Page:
No Ordinary Street
Sam the Butcher from the Brady Bunch, Colonel Klink from Hogan’s Heros, and the Chief from Get Smart – they all lived within a couple of blocks from the home at 231 North Bundy Drive where my family lived for close to 40 years. Our house was modest, but filled with comfort, fun, and love – all the handy work of our Mom and Dad. One can tell by the status of the TV stars that lived around us that our neighborhood was attractive, yet unassuming, built-in the 40’s.
I was disturbed when reading of Bundy Drive that it was called “notorious” and “infamous” because of the knifework on Nicole and Ron by that depraved reprobate O.J. Bundy Drive deserves much better than to be associated with that coward.
Bundy Drive was named after real estate developer Tom Bundy who was also a three-time winner of the Men’s Doubles at the U.S.Tennis Championships. Tommy married May Sutton, who at age 18, won the Women’s single title at the U.S. Championship and also became the first American and first non-British woman to win a Wimbledon singles title. Their daughter “Dodo” Bundy Cheney became the first American woman to win Women’s single title at the Australian Championships.
But the real claim to fame of Bundy Drive are not the tennis champs or a knife wielding liar, but The Bundy Boys, a glorious group of actors, writers, painters and ner do wells, who made the Rat Pack look like the Vienna Boys Choir. As a young lad I would play with my friend Stan who lived a couple of blocks north of where I was raised. His home was shaded by a large redwood tree which would bring splintered sunlight, cooling shadows, and possibly a hint of the location’s devilish past. On the large wooden door was a brass lion door knocker with what appeared to be a family crest with two unicorns surrounded by the words “Useless, Insignificant, Poetic .” This was the home of The Bundy Boys some 30 years before Stan and I rolled around in that precious dirt.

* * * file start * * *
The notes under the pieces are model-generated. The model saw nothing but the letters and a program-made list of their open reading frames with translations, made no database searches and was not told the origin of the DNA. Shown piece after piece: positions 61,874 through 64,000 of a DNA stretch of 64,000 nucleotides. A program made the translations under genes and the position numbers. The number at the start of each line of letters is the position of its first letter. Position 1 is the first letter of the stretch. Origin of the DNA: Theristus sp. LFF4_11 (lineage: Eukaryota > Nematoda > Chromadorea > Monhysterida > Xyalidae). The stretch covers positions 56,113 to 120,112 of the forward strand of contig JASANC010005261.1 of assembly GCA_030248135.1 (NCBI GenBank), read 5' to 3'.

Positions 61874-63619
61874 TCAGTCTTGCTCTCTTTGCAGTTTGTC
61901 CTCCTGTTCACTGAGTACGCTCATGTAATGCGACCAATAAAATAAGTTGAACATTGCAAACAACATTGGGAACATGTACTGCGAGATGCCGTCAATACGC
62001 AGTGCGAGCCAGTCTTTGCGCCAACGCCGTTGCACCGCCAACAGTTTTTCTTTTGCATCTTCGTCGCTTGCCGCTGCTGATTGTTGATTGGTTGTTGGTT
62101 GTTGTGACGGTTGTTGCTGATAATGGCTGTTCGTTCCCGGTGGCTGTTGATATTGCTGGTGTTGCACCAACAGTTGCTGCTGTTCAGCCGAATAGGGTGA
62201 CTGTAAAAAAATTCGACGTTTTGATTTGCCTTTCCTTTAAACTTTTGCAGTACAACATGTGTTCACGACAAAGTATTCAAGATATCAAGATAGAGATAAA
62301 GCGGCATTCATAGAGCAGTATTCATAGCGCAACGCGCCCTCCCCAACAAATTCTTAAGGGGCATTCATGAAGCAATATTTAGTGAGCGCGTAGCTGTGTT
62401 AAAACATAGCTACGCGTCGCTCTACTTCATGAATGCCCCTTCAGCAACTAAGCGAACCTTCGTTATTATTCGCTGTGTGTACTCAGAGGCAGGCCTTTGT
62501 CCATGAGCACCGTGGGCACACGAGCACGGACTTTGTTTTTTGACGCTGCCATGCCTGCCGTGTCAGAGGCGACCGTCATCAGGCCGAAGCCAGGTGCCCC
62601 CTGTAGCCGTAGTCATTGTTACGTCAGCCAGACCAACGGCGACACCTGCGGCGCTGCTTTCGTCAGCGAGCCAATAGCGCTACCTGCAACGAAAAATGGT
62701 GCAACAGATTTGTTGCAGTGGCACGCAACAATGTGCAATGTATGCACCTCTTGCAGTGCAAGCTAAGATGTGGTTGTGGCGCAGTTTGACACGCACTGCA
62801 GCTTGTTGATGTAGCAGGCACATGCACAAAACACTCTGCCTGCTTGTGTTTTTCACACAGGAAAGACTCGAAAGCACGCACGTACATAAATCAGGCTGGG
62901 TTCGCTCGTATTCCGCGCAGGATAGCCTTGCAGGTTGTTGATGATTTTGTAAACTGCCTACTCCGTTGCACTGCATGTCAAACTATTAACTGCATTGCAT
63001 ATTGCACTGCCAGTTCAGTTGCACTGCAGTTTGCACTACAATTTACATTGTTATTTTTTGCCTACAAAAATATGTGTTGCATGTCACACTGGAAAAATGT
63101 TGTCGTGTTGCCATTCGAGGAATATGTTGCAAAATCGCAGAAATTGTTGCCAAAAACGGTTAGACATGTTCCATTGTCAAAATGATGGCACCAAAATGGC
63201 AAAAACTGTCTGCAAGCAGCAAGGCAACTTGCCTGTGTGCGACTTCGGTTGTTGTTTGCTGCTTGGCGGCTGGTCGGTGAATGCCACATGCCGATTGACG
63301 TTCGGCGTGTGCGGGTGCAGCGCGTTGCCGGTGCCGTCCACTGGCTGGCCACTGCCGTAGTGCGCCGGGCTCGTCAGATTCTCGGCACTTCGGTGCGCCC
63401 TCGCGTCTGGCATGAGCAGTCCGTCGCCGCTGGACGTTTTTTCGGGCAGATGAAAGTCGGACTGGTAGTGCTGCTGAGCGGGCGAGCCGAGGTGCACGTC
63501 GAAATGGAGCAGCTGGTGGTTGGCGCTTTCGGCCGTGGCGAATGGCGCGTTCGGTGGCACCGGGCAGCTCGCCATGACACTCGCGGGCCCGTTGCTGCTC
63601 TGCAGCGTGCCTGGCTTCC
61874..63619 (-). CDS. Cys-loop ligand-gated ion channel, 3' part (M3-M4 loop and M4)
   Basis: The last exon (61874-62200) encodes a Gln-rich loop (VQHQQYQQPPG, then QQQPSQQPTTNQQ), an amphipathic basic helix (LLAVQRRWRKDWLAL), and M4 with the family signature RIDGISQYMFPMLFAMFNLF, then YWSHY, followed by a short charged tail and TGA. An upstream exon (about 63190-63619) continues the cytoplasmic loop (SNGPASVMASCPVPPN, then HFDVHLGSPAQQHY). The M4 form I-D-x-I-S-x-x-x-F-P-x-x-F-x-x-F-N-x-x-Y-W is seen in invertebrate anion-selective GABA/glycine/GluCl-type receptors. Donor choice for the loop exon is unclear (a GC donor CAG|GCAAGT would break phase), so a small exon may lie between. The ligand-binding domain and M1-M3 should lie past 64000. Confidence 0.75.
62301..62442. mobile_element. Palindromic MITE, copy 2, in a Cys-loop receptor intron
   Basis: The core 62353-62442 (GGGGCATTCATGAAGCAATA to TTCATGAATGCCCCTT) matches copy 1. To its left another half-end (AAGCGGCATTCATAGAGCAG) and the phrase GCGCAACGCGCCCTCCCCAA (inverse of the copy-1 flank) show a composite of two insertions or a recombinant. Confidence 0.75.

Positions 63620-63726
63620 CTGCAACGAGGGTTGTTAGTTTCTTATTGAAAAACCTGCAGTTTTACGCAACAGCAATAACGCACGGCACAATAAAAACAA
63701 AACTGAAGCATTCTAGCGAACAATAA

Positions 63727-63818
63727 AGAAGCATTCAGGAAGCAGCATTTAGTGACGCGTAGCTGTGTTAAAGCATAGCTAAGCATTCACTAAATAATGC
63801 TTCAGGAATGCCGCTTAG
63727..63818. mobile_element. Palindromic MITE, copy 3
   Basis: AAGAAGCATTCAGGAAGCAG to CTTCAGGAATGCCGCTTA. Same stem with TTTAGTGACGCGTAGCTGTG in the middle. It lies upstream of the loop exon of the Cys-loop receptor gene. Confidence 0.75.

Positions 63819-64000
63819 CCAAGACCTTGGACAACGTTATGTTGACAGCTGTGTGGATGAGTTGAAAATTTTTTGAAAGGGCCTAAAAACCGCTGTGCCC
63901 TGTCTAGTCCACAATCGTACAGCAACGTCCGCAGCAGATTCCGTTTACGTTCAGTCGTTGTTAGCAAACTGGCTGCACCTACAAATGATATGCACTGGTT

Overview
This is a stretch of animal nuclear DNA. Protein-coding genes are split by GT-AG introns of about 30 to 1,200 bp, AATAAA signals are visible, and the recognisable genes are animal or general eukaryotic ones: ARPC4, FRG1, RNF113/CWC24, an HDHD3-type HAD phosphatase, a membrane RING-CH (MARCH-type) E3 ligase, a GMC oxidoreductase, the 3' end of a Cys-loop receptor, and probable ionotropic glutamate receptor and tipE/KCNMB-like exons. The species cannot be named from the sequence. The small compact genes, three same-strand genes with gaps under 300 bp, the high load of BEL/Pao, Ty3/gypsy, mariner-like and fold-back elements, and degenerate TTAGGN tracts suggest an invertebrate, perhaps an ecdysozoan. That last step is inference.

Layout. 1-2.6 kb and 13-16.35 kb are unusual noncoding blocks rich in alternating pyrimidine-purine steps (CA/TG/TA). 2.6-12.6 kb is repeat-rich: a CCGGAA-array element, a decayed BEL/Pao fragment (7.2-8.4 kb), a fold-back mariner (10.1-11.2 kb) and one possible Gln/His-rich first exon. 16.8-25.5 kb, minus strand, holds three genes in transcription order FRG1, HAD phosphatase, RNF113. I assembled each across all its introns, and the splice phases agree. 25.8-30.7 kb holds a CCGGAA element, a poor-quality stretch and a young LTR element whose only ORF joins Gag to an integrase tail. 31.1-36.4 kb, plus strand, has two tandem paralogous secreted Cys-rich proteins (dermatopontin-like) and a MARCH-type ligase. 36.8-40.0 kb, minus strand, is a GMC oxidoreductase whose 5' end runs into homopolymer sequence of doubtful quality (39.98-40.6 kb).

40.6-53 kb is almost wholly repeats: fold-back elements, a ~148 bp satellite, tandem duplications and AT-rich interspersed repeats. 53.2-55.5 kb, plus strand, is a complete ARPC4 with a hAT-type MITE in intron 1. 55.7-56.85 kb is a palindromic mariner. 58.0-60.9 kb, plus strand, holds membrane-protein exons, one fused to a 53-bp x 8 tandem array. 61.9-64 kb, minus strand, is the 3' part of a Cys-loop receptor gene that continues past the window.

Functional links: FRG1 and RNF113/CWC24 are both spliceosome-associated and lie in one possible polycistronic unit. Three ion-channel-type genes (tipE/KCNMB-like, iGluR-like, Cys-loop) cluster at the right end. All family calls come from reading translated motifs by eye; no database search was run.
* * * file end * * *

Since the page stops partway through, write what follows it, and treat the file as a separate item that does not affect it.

The group included actors W.C. Fields, John Barrymore, Errol Flynn, Anthony Quinn, Vincent Price, John Carradine, painter and forger John Decker, screenwriter Ben Hecht whose credits include Some Like it Hot, Gone with the Wind, Wuthering Heights, and Mutiny on the Bounty, and many other notoriously flamboyant life livers.
Gene Fowler, journalist and life long member said this: ” That brown beamed studio was a place of meeting for still lively survivors of Bohemian times, an artist’s Alamo where political bores never intruded and where breast beating hypocrites could find no listeners…these men live intensely as do children, poets, and jaguars.”
Their boozy self destructiveness was spectacular, their drunken brawls foolhardy, they spent their fortunes quicker than they made them, and all were committed to their friendship and their right to destroy their careers, and themselves by any means necessary.
The house is gone now. Torn down along with the redwood. In its place is a sad property line to property line mansion that has the soul and depth of an ashtray. I am sure there are ghosts there, unhappy ones at that. As W.C. Fields said ” Life is a funny thing. You are lucky if you can get out of it alive.”